Distilled on the remote island of Islay off the West coast of Scotland, Laphroaig is the most richly flavoured of all Scotch whiskies.
Laphroaig (La-froyg) single malt Scotch whisky has always kept itself a bit remote, like the islanders of Islay themselves. A touch aloof at first, but make the effort, broach acquaintance, and you’ll have a warm and genuine friend for life.
What Makes Laphroaig Special?
The definitive Islay single malt: Peaty, smoky, challenging, rewarding. One of the most richly peated whiskies (up to 50 ppm). The high level of peat gives it its characteristic taste.
Only one of a few distilleries that still uses traditional malting floors. It dries the malted barley over a peat fire made from hand cut peat from its own peat beds in Islay. This adds to the distinctive, pungent, peaty, iodine aroma.
Matured exclusively in first fill bourbon casks.
Warehouse location close to the sea, imparts a slightly sea salty character.
Huge smoke, seaweed, a hint of sweetness.
Islay peat-smoke, full and earthy, tangy salt-laden air, an echo of sweetness at the end, unforgettable.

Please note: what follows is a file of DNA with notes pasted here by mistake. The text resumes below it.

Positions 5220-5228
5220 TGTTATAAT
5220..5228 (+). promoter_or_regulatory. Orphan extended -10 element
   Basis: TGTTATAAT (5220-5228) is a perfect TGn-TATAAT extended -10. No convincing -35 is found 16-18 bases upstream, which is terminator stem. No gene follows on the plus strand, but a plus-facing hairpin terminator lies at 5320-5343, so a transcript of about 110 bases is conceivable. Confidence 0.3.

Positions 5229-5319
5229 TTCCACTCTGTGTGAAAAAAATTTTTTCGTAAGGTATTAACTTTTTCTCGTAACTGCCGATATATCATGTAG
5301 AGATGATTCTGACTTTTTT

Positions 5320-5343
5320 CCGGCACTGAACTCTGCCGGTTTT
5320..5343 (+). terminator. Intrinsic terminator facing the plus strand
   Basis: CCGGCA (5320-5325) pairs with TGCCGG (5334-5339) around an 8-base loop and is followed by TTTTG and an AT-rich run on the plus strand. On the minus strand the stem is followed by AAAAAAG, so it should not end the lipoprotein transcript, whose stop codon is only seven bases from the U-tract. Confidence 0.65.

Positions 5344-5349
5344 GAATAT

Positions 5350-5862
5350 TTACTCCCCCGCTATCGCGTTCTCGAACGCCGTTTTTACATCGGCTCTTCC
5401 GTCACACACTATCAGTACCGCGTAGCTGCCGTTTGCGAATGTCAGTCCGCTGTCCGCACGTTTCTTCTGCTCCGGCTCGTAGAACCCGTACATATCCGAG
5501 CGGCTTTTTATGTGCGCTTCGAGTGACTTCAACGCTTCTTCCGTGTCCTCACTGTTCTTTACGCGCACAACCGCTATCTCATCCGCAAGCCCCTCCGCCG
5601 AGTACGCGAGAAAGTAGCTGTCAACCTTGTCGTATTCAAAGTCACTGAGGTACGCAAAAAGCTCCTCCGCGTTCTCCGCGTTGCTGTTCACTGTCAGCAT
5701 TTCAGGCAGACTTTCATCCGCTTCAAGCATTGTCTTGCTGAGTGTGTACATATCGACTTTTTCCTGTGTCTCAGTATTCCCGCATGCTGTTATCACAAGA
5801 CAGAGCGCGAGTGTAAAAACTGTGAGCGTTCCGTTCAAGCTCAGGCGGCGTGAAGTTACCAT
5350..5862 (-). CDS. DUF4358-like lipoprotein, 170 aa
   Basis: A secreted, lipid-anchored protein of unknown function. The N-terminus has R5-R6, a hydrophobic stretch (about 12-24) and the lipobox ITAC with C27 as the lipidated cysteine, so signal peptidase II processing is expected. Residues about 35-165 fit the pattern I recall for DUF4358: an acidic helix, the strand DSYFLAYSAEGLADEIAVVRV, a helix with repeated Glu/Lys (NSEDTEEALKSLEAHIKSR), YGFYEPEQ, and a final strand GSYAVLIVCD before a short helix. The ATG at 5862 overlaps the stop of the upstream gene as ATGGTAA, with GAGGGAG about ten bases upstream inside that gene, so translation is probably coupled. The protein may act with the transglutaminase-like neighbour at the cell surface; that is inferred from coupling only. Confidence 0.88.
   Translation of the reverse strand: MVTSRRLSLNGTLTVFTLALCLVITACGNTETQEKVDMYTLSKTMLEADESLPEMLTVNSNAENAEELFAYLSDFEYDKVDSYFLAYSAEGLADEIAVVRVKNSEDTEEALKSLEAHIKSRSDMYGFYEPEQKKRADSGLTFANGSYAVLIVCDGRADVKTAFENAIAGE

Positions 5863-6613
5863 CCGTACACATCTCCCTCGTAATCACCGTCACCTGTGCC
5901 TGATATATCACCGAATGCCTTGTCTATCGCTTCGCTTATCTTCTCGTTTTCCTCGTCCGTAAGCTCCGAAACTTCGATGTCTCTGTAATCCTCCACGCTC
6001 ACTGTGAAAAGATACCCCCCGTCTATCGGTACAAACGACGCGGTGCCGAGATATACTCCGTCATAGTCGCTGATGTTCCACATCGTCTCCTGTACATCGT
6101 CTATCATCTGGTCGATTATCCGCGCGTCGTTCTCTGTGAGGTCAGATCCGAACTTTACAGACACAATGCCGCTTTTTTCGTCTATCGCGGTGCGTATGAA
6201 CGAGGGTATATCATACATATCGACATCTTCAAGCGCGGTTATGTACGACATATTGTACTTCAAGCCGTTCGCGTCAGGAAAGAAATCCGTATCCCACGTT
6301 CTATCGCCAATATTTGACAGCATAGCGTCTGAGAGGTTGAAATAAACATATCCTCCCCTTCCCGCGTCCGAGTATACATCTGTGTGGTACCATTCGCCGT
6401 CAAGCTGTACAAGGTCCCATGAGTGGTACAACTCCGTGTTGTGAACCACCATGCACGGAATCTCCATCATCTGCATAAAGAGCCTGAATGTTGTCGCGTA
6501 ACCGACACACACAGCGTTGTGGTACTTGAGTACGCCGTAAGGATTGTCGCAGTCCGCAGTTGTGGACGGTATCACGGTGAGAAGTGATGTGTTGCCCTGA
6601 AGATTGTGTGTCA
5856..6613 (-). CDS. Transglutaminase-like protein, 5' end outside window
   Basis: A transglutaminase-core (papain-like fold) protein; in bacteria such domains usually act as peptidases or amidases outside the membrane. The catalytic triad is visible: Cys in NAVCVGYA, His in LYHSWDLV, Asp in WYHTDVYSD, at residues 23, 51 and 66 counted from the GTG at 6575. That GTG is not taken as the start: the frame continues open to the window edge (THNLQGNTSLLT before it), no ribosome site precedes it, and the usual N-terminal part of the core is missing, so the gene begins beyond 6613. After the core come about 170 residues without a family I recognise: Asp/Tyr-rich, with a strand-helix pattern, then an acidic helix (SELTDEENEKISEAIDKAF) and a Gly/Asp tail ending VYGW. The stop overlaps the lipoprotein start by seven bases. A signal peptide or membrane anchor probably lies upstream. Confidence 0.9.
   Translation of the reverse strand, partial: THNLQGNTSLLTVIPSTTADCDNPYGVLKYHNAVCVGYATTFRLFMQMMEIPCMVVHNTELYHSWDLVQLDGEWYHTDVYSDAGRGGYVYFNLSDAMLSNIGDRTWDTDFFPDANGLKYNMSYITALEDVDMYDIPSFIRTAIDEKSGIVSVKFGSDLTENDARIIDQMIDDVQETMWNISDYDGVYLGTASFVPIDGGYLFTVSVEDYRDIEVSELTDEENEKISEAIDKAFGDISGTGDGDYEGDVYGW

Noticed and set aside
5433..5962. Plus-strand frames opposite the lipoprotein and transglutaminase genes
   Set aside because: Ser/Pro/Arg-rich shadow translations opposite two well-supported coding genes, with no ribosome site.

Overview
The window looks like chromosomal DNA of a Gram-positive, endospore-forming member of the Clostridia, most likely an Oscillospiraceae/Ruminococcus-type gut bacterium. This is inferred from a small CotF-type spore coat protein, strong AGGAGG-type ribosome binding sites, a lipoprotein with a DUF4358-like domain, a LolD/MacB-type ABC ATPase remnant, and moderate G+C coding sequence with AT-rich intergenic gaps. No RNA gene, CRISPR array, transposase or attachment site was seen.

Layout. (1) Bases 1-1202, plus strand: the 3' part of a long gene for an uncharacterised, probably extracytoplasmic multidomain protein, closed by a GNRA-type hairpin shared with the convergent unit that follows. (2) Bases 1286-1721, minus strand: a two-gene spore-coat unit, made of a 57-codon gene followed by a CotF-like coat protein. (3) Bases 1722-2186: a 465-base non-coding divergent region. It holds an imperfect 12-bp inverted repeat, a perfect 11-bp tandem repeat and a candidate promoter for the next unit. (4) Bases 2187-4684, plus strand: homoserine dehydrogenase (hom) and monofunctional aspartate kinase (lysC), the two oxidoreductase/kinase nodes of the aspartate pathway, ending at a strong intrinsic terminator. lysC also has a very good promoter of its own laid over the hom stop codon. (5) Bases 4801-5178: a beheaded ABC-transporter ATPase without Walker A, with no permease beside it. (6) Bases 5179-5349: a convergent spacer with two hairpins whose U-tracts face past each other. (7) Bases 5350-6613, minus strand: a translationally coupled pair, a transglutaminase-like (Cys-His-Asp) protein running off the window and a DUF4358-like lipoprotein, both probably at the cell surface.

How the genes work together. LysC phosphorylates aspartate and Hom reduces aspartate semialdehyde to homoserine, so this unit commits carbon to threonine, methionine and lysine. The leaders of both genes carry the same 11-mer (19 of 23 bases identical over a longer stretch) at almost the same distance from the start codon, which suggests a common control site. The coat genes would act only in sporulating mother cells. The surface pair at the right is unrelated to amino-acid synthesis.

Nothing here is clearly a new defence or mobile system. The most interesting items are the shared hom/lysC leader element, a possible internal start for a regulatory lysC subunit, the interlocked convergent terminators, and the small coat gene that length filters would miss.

The island of Islay is situated on the rugged west coast of Scotland, a beautiful yet uncompromising
place at the mercy of the sea, wind and rain. In the corner of the island is a distillery in a special place, a “beautiful hollow by the broad bay” or, in gaelic “Laphroaig”. The Laphroaig distillery was founded here in 1815.
Laphroaig distillery founded by Donald and Alexander Johnston on the site of a farm, beside the Atlantic, with a steady source of water from nearby Kilbride Hills. Laphroaig means ‘beautiful hollow by the broad bay’.
First major expansion by family member Ian Hunter. Laphroaig bottled as a single malt for the first time. Laphroaig was sold legally during prohibition in the USA on medicinal grounds.
Bessie Williamson became Manager and Owner at the request of Ian Hunter. She started as a short-term secretary and ended up staying for 40 years. Entrusted with the secrets of Laphroaig, she was one of the first women owner
Bessie retired after making a number of improvements, including expanding the still house.